Opinion: I studied race and gender in Mercer athletics for my research class, here’s what I found


Image: Photo by Jeff Shanes

For her Feminist Research Practices course, Sophie Peel decided to research the mental wellness of athletes.

Sophie Peel, Contributing Writer

As with all communities, the athletic world is a jumbled pool of personalities, ethnic identities, competing morals, races, ideologies and voices. This column does not aim to expose and scold the athletic community for its wrongdoings; the athletic community merely works as a vehicle to observe and possibly find remedies to social ails that every institution faces.

Sports are hailed as one of the first institutions to integrate and, on the outside, it appeared to have been done rather peacefully. But speaking with minority athletes reveals a dissonance between what the majority perceives and what those athletes experience and feel. For my Feminist Research Practices course, I decided to research the mental wellness of athletes.

More specifically, since mental health is a tangled and overused term that ignores the intersection of identity, circumstance, upbringing and the power of language, I narrowed in on how an athlete’s race, religion and gender affects one’s experience. Naturally, the bulk of my work surrounded race, as this is sometimes easier to define in clear boundaries than gender. Religion, as well, got a little bit lost in the more firecracker discussion of race and gender. Below are a few of my findings, which only scratch the surface.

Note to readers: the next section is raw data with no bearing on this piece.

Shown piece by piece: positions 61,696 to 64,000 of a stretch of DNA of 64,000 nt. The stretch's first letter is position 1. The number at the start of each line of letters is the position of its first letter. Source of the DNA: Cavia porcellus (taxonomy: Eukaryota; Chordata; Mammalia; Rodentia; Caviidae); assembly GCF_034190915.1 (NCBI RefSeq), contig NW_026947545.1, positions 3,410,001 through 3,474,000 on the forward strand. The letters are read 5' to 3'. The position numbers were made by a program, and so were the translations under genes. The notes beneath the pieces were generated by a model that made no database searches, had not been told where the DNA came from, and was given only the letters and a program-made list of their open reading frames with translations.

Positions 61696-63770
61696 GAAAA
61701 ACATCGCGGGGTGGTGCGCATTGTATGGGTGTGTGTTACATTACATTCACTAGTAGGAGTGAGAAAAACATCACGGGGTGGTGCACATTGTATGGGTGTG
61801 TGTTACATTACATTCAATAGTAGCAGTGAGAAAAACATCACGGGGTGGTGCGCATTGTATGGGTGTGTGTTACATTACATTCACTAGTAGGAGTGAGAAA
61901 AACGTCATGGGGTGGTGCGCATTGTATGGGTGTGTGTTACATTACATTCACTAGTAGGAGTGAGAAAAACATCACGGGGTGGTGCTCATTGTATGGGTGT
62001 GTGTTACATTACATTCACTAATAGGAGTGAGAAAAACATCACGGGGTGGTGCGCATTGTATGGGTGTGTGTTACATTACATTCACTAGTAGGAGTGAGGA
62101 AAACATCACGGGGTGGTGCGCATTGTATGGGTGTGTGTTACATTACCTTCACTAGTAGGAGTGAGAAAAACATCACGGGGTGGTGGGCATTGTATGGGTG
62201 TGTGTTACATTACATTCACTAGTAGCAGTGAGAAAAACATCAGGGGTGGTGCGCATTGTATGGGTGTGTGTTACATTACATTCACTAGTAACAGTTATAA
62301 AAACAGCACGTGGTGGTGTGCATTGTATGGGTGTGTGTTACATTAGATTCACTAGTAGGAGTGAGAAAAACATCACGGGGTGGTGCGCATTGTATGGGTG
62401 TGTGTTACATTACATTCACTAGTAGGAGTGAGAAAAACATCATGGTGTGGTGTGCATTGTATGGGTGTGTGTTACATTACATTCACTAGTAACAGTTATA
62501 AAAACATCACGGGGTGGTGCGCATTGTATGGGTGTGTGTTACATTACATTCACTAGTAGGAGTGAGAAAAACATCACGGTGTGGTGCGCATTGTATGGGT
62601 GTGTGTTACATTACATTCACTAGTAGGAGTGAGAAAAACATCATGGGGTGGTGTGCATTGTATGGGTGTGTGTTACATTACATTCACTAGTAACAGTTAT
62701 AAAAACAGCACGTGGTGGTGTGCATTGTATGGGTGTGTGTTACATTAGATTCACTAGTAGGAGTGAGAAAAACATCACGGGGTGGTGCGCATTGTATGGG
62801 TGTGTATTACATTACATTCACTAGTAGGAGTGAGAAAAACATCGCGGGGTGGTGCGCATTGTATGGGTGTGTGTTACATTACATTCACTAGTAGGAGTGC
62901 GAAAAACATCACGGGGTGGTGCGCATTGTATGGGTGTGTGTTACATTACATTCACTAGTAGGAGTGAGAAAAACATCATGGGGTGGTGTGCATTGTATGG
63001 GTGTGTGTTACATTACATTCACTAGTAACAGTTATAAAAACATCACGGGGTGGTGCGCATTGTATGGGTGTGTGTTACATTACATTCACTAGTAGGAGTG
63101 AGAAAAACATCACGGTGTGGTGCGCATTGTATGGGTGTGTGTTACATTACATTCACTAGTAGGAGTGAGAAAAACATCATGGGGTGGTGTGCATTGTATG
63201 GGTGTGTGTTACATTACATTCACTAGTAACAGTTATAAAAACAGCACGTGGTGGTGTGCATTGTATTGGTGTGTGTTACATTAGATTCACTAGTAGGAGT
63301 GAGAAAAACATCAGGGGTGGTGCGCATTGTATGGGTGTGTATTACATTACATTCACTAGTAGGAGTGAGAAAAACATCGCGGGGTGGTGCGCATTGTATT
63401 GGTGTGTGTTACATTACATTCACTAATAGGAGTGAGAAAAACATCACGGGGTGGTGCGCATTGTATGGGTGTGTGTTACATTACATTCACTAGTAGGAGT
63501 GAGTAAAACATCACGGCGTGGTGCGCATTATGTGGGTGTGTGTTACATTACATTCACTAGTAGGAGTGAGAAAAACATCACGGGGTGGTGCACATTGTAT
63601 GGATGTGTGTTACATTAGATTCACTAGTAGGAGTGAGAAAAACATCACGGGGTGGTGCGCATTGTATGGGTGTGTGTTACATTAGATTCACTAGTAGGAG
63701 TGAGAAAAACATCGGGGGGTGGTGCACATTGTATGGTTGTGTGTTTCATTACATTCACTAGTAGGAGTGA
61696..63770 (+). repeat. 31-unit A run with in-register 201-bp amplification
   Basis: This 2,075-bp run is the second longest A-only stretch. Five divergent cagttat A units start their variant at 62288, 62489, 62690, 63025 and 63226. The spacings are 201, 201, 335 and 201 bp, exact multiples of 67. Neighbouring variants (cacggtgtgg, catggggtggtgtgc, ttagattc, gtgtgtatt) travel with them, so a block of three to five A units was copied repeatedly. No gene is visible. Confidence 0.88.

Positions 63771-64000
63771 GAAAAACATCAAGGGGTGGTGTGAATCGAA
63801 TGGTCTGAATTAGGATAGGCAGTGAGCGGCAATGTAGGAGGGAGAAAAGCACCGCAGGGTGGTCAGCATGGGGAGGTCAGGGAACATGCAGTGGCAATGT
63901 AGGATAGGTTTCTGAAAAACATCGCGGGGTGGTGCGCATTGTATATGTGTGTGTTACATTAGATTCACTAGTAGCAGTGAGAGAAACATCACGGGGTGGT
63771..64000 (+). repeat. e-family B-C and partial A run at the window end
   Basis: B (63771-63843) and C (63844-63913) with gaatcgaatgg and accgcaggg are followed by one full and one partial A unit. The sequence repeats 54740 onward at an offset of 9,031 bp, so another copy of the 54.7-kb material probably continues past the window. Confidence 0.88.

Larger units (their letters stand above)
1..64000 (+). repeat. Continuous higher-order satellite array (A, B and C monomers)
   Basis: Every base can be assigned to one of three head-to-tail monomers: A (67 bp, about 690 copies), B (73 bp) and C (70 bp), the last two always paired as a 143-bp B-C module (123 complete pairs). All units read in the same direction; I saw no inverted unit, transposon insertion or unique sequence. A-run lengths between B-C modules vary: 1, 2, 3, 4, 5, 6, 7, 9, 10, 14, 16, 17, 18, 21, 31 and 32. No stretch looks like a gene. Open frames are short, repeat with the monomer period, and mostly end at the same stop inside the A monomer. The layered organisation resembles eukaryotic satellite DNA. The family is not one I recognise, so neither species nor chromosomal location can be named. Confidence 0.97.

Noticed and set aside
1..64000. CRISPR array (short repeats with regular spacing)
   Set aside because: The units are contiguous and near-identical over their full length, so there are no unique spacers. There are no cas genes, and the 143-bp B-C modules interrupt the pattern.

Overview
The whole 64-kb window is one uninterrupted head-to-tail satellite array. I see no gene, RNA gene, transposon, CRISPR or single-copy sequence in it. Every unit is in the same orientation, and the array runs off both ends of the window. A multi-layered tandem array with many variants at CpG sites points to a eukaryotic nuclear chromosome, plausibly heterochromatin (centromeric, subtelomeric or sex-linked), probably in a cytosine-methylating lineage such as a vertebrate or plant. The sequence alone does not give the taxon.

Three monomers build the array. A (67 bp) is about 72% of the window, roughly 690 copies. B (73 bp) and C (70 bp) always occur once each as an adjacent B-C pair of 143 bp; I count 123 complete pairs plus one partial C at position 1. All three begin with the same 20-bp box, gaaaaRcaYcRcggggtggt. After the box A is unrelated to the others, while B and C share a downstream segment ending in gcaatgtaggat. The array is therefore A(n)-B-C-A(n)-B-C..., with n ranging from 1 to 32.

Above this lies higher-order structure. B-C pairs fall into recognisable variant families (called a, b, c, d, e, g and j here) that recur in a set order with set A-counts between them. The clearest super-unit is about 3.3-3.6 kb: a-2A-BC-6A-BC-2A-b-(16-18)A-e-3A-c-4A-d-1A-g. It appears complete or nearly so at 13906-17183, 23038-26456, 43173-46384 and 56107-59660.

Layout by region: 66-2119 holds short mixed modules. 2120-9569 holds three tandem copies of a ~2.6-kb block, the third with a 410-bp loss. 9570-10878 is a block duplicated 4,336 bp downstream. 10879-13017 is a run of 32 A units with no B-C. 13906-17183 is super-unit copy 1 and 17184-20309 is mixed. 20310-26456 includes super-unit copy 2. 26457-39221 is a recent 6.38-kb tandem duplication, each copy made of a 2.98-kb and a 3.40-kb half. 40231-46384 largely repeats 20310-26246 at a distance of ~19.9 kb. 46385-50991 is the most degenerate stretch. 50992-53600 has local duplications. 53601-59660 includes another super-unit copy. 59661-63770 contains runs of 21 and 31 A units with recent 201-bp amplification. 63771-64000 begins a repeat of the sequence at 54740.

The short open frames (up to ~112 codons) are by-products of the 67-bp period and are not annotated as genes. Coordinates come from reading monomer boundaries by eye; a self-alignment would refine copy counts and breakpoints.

For this project I gathered both quantitative and qualitative data. I distributed an online survey with both multiple choice and open-response questions via email to all Mercer athletes. There were 35 respondents total: 29 identified as white, 5 identified as black, and one identified as Middle Eastern. The bulk of my evidence and testimony came from in-depth interviews that I conducted with three female athletes and three male athletes, half of which were athletes of color. Lastly, throughout the semester I took periodic field notes, or personal observations, in different contexts such as social events, weight room sessions, and training room interactions. These field notes served to contextualize how groups of athletes communicate with one another in social settings.

Athletes of color who were part of the racial majority on their teams reported higher rates of perceived acceptance by teammates. Athletes of color on majority-white teams expressed that their teammates did not always act comfortably around them, reflecting a major aspect of the Critical Race Theory (CRT) claiming that microaggressions, to the aggressor, are almost subconscious whereas those same microaggressions are clearly detected by people of color. White athletes, on the other hand, did not mention any personal discomfort nor did they think that their black teammates felt this way. One athlete reported that his teammates tried to bring up “classically black” topics around him like “rap music, big butts, that type of thing” in order to try to connect with him. He said these attempts failed at being covert and, by adhering to harmful stereotypes about black culture, made him more hesitant to genuinely connect with his teammates.